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Today's Stichomancy for Hans Christian Andersen

The first excerpt represents the element of Air. It speaks of mental influences and the process of thought, and is drawn from Jude the Obscure by Thomas Hardy:

"He's been put upon his honour by the woman, so he med."

"He'd hardly do it straight off like this. He's got no licence nor anything."

"She's got that, bless you. Didn't you hear her say so to her father?"

"Well," said Tinker Taylor, relighting his pipe at the gas-jet. "Take her all together, limb by limb, she's not such a bad-looking piece-- particular by candlelight. To be sure, halfpence that have been in circulation can't be expected to look like new ones from the mint. But for a woman that's been knocking about the four hemispheres for some time, she's passable enough. A little bit thick in the flitch perhaps: but I like a woman that a puff o' wind won't blow down."


Jude the Obscure
The second excerpt represents the element of Fire. It speaks of emotional influences and base passions, and is drawn from Secret Adversary by Agatha Christie:

note from Tommy lay on his table:

"DEAR HERSHEIMMER,

"Sorry I lost my temper. In case I don't see you again, good-bye. I've been offered a job in the Argentine, and might as well take it. "Yours, "TOMMY BERESFORD."

A peculiar smile lingered for a moment on Julius's face. He threw the letter into the waste-paper basket.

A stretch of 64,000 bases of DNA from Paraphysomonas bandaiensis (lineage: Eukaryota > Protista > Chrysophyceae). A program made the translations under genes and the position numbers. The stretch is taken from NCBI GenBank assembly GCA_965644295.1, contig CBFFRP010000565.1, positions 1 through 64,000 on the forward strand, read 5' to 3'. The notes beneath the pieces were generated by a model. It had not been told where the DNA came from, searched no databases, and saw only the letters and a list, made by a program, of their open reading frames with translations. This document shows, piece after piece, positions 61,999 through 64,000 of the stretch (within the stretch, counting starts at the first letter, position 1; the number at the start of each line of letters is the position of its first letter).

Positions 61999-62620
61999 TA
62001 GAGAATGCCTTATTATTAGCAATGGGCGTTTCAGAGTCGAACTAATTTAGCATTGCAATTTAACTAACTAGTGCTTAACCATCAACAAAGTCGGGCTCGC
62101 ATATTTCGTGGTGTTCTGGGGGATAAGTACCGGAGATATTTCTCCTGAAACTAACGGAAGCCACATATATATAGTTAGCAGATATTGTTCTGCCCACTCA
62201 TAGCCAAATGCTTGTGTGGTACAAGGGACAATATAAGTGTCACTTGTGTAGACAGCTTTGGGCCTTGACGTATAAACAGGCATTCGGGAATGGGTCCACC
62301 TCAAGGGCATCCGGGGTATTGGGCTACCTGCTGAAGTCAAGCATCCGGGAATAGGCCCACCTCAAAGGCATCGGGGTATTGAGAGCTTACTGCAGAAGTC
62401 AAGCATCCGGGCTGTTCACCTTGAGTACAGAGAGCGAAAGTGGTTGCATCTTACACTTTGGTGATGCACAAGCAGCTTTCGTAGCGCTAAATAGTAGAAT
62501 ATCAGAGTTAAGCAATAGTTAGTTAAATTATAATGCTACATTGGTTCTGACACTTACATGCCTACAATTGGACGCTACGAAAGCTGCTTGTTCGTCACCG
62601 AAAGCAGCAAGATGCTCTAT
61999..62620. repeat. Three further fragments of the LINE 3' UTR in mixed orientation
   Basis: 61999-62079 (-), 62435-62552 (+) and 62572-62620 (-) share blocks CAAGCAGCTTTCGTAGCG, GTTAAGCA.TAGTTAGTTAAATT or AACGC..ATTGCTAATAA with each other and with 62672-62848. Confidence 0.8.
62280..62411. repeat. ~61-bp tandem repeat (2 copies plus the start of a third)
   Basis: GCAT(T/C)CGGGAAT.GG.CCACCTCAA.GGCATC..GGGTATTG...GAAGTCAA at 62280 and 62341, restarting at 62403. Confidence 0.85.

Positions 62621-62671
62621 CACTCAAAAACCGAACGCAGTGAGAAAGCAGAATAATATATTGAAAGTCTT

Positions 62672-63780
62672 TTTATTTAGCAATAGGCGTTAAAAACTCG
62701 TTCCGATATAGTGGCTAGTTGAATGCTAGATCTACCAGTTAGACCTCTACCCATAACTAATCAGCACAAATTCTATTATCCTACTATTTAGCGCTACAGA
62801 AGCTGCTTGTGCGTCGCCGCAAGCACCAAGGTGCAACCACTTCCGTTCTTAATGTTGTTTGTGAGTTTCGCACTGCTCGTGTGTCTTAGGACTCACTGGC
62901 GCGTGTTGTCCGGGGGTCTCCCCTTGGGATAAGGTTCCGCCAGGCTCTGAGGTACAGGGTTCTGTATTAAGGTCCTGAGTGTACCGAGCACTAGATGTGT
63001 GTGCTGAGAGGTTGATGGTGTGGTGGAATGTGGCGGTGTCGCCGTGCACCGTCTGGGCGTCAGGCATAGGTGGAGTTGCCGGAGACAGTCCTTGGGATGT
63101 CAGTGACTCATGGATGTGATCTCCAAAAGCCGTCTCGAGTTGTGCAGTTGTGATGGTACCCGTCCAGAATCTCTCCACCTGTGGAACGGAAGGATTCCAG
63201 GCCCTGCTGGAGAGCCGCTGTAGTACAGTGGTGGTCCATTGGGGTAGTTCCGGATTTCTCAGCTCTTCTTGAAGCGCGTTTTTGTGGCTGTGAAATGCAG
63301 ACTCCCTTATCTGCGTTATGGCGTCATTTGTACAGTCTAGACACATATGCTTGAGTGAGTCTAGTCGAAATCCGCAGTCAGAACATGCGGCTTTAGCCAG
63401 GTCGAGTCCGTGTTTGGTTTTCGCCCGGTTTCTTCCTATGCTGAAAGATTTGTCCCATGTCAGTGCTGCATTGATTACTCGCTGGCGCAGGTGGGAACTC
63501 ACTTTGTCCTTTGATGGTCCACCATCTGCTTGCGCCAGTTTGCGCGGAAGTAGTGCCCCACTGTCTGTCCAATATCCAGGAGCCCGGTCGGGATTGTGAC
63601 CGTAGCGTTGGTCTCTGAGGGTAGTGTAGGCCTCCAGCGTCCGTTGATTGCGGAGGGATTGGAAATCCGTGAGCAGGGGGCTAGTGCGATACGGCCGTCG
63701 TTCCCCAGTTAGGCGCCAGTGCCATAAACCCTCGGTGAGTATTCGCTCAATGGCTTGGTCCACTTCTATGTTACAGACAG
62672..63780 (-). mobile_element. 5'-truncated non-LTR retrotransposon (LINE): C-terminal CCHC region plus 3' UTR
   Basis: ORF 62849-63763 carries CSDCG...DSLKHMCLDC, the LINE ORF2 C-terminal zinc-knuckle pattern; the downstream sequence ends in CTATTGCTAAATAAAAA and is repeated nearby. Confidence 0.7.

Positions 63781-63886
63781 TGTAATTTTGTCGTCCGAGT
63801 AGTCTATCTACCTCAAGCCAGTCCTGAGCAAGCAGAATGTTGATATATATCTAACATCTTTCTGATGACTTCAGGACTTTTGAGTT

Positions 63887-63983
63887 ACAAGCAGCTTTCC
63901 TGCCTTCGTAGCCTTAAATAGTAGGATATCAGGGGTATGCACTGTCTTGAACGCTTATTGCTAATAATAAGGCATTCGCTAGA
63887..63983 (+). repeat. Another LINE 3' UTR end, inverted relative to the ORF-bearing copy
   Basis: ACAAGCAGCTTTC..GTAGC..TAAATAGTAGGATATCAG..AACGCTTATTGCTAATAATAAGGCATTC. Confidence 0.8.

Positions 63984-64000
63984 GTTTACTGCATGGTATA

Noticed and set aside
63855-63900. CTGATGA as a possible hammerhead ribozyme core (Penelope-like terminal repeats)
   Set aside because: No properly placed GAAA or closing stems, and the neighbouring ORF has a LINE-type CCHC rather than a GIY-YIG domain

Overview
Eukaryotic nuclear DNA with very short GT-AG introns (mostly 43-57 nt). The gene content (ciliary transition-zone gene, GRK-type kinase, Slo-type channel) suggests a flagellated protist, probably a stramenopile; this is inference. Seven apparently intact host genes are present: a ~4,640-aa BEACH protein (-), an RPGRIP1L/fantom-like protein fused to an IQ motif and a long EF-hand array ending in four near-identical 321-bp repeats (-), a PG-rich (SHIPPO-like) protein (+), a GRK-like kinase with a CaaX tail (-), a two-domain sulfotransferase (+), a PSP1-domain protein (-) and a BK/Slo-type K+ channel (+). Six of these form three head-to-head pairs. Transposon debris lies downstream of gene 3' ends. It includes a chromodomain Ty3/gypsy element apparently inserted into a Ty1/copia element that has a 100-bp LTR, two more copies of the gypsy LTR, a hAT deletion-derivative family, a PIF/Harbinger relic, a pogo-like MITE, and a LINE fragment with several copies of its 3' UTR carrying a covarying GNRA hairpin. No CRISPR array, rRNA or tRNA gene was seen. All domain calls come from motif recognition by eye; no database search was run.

"The darned fool!" he murmured.

CHAPTER XXIII

A RACE AGAINST TIME


Secret Adversary
The third excerpt represents the element of Water. It speaks of pure spiritual influences and feelings of love, and is drawn from The Figure in the Carpet by Henry James:

"So's mine. We each choose our own. There's no compulsion. You won't come down and smoke?"

"No. I want to think this thing out."

"You'll tell me then in the morning that you've laid me bare?"

"I'll see what I can do; I'll sleep on it. But just one word more," I added. We had left the room - I walked again with him a few steps along the passage. "This extraordinary 'general intention,' as you call it - for that's the most vivid description I can induce you to make of it - is then, generally, a sort of buried treasure?"

His face lighted. "Yes, call it that, though it's perhaps not for

The fourth excerpt represents the element of Earth. It speaks of physical influences and the impact of the unseen on the visible world, and is drawn from La Grande Breteche by Honore de Balzac:

" 'Monsieur,' I said in conclusion, 'you have so vividly impressed me that I fancy I see the dying woman whiter than her sheets; her glittering eyes frighten me; I shall dream of her to-night.--But you must have formed some idea as to the instructions contained in that extraordinary will.'

" 'Monsieur,' said he, with comical reticence, 'I never allow myself to criticise the conduct of a person who honors me with the gift of a diamond.'

"However, I soon loosened the tongue of the discreet notary of Vendome, who communicated to me, not without long digressions, the opinions of the deep politicians of both sexes whose judgments are law


La Grande Breteche